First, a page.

First quarter 2010 numbers are in, and Venture Capital investment in both dollars and deals were down. The good news, if you can call it that, is that it’s better than Q1 2009. Interestingly, the percentage of venture and angel funds investing in seed-stage companies increased 40 percent from 2009 based on the second annual survey of its members by the National Association of Seed and Venture Funds (NASVF) and the Temple University Fox School of Business.
April 10, 2010
Job hunting is on the minds of graduating college seniors. Temple University’s Career Center is seeing an interesting employment trend: Last year, for the first time, its survey of graduating seniors found that self-employment ranked among the top five jobs. Two Temple students featured in the article are Fox School entrepreneurship students. “The hard work is starting to pay off, but I still have a long way to go,” said Mohamed Ali Niang, a junior entrepreneurship and international business/economics major who plans to start a rice-marketing business in his home country of Mali. “These are not really secrets, but hard work, creativity, being cross-cultural and learning from mistakes as well as others are critical.”
April 8, 2010
It’s only taken 28-year-old CEO Tom Szaky a few years to build TerraCycle into a competitive company with a sustainable mission to turn unrecyclable trash into a wide range of products. Seven years ago, Szaky was in the same place as the Fox School of Business students he spoke with April 5. Szaky, part of Fox’s showcase of businesses with sustainable practices, offered advice on start-ups and entrepreneurship using examples from his Trenton-based business, which makes everything from bags to cleaners to shower curtains. “You have to be ridiculously persistent and then you have to really believe in your product,” he said.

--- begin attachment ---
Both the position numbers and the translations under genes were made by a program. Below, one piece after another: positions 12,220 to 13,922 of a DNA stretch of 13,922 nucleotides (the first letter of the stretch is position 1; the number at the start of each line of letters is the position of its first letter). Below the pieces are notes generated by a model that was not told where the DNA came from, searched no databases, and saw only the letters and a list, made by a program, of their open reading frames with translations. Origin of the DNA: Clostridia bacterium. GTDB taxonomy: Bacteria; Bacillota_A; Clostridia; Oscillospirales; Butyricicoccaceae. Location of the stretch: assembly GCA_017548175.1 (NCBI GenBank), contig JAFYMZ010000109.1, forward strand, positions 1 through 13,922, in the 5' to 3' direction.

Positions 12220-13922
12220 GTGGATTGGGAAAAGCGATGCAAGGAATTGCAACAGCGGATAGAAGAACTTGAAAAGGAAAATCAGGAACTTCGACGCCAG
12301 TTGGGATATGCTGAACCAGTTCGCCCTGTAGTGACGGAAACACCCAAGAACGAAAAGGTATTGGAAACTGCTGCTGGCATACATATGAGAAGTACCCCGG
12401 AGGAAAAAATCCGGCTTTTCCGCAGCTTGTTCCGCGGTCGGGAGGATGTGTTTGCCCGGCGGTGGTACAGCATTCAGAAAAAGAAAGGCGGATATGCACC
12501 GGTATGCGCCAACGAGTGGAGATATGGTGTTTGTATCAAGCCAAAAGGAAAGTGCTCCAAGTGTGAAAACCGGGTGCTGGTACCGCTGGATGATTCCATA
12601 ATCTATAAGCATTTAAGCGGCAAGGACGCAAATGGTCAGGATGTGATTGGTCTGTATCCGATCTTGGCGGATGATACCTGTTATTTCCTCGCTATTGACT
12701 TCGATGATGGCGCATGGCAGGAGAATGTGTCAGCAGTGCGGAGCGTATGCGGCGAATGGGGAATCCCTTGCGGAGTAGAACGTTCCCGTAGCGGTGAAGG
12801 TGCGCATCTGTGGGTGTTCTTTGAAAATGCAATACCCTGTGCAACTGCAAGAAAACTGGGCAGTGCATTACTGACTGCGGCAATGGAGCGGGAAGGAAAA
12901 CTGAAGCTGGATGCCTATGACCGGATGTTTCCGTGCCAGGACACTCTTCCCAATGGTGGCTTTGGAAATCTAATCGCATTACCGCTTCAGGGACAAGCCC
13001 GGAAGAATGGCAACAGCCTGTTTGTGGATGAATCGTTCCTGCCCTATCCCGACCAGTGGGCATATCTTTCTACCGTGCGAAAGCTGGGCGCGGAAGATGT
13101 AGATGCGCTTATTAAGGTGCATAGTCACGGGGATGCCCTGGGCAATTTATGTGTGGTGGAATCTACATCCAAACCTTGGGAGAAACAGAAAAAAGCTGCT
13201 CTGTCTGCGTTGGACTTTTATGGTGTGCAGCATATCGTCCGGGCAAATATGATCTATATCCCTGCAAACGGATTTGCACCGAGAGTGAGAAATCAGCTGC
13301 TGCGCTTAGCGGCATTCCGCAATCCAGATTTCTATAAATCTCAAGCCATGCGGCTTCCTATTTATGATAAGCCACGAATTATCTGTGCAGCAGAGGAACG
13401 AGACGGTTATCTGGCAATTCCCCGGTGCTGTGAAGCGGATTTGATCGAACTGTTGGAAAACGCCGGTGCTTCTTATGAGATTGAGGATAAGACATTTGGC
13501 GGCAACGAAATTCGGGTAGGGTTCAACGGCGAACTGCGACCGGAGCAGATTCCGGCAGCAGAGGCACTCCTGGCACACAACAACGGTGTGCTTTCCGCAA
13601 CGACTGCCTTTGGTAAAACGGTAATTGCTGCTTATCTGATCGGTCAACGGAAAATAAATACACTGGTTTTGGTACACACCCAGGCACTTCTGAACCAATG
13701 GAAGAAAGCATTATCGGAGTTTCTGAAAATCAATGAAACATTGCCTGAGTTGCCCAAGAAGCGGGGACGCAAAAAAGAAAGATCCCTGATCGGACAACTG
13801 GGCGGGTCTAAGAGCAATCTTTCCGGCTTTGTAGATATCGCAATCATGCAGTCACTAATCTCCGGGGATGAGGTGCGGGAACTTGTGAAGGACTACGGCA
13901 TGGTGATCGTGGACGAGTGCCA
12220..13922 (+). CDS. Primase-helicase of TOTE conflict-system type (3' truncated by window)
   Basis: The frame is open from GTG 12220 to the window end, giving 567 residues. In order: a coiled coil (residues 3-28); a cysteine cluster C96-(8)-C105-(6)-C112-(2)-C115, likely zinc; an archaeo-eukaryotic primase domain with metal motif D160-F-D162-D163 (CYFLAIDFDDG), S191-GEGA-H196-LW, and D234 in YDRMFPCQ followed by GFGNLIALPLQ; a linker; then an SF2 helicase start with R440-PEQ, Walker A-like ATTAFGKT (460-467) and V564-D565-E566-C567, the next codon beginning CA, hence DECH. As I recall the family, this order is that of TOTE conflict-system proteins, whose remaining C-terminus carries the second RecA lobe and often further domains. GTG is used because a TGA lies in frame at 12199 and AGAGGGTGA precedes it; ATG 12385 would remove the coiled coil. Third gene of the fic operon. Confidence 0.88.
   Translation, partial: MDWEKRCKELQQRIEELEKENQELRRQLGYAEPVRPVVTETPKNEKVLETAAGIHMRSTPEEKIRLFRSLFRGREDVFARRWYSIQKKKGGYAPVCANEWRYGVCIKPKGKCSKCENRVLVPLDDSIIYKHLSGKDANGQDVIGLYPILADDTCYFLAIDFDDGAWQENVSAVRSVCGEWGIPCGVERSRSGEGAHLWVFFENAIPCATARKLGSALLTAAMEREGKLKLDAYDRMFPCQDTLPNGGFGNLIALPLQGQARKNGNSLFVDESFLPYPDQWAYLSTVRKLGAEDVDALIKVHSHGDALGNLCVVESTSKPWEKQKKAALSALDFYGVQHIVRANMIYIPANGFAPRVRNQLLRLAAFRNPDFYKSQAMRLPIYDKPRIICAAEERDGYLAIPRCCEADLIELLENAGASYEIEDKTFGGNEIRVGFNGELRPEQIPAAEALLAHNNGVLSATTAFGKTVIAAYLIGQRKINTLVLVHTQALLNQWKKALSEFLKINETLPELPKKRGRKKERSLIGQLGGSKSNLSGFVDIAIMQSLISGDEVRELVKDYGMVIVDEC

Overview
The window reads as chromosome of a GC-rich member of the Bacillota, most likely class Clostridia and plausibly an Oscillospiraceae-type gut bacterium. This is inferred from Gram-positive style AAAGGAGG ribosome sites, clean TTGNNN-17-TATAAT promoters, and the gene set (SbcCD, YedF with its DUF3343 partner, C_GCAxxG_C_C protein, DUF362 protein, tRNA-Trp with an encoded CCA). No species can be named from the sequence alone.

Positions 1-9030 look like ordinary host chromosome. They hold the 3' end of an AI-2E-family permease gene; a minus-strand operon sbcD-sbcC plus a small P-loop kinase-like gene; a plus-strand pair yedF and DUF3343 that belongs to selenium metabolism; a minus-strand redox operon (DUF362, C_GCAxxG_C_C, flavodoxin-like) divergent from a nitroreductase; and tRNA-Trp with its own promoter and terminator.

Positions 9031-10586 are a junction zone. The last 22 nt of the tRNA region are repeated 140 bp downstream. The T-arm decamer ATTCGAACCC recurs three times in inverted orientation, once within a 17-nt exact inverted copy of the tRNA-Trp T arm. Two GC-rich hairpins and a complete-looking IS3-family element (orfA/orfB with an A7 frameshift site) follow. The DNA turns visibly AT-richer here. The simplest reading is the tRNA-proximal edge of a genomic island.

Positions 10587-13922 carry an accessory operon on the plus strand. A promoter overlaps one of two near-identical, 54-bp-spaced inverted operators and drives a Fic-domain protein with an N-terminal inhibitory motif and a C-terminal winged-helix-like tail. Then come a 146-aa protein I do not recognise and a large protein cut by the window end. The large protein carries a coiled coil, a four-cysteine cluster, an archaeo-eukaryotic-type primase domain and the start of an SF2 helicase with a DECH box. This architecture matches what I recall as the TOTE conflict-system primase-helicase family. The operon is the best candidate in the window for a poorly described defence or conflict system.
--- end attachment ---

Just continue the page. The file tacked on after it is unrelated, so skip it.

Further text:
April 7, 2010
CNBC Anchor Maria Bartiromo and Comcast Executive Vice President David L. Cohen visited the Fox School of Business for the “Success: Reaching It, Keeping It” event presented by CBS Radio Philadelphia. Bartiromo provided insights from her bestselling book, “The 10 Laws of Enduring Success,” while Cohen reflected on his extraordinary career with the Philadelphia communications giant.
March 12, 2010
This year’s Global Social Entrepreneurship Competition had so many promising business plans that picking winners proved difficult. So judges did something unusual: they ponied up their own money on the spot to award another $3,000 prize. The contest, which had 161 entries from 36 countries this year, encourages creative solutions to global poverty. The spontaneous Judges’ Choice award of $3,000 went to two brothers for their plan to help small-scale rice farmers in Mali earn a better living by providing storage, marketing and other post-harvest services. One of the brothers, Mohamed Ali Niang, grew up in Africa and is now studying at Temple’s Fox School of Business.